Judges target courtroom jokes at rookie lawyers, struggling lawyers and lawyers they disagree with

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By CJ McKinney on

It’s a very bad sign if the judge is trying to lighten the mood, research shows

Judges cracking wise in court is no laughing matter: new research shows that jokes from the bench are usually directed at the losing side.

Academics studying US Supreme Court hearings have found that judicial humour follows a pattern, with joking comments generally directed at junior lawyers or those with an unconvincing case.

The researchers, who examined 9,000 examples of judicial jests, say that “the justices overwhelmingly direct their most humorous comments at the advocates who they disagree with, the advocates who are losing, and at novice advocates”.

The finding comes from a forthcoming paper in the Vanderbilt Law Review. The authors took into account “every episode of laughter” recorded in Supreme Court transcripts from 1955 to 2017.

The paper comes complete with some of the justices’ greatest hits. Neil Gorsuch, for example, said during a hearing on whether Christians should have to make a wedding cake for a gay couple: “In fact, I have yet to have a wedding cake that I would say tastes great”. The authors do not suggest that the judges should give up their day job.

But they do say that jokes serve a serious purpose. Gorsuch’s chat “was emphasizing that wedding cakes are not made or consumed for the taste but for their symbolism and artistry, a jest that worked in [the bakery’s] favor” — and he ultimately found against the gay couple.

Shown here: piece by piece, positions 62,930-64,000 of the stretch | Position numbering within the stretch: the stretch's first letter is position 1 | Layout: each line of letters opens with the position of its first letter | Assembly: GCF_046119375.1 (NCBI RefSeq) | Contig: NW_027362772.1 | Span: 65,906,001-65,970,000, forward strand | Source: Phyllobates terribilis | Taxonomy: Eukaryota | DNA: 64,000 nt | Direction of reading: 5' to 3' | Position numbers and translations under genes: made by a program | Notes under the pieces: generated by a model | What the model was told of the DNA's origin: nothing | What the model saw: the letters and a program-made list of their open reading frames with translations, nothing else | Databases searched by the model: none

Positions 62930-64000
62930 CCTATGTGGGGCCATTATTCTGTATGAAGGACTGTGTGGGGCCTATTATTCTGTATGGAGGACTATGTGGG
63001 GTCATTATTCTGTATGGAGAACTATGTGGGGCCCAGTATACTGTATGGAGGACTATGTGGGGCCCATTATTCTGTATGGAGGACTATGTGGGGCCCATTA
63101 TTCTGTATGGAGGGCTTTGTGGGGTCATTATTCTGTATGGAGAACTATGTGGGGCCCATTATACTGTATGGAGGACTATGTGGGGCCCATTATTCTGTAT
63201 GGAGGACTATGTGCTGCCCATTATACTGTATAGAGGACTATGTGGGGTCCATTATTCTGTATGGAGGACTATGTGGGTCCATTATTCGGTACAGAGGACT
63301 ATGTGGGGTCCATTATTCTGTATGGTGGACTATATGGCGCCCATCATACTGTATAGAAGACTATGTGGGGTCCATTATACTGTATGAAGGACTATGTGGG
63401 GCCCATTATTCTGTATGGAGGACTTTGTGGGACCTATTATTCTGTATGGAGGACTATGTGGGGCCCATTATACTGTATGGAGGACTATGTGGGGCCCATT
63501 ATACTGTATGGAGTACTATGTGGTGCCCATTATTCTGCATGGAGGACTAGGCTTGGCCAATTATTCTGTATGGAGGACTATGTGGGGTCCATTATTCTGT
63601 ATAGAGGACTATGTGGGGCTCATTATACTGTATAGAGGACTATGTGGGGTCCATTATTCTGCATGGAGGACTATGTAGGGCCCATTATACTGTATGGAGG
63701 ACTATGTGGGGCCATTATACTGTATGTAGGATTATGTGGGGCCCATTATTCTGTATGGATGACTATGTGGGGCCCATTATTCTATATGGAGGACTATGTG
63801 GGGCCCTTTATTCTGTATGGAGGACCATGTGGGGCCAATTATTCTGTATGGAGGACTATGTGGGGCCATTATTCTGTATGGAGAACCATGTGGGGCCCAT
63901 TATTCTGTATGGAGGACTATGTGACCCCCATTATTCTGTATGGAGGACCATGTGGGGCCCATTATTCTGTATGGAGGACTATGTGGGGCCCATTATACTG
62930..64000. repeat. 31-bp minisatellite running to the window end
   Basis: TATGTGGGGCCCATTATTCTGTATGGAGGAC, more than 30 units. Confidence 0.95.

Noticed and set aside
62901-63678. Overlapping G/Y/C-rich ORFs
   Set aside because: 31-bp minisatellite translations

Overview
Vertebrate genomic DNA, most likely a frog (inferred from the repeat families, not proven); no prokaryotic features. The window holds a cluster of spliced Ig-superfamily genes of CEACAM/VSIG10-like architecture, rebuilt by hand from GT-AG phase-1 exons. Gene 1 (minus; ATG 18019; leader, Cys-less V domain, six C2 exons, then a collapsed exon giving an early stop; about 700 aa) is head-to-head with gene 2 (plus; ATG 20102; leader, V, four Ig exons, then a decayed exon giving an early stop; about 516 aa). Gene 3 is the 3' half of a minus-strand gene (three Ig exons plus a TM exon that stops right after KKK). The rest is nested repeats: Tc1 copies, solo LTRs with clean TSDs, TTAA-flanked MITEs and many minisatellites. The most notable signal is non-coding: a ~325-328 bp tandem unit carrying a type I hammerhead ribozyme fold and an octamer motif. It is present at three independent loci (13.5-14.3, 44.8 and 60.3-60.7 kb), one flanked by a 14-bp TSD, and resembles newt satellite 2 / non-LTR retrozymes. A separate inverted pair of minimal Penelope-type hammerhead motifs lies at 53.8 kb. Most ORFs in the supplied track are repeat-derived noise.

Barbed humour was a favourite weapon of the famously acerbic justice Antonin Scalia. The conservative icon, who died in 2016, was “responsible for approximately three quarters of one laugh per oral argument on average”, making him “clearly number one” in the banter stakes.

The most high-profile example of judicial joking here in the UK came during the landmark Article 50 case. Supreme Court president Lady Hale and top QC Lord Pannick took a moment to debate the pronunciation of crucial precedent De Keyser. Hale thought it was pronounced like “geezer”, but Pannick was on team “Kaiser”.

The bantz even sparked a Lord Pannick T-shirt range. It would have been fairly easy for the Blackstone Chambers ace to have a sense of humour about the garments: unlike the US examples, he won the case despite the joke coming his way.

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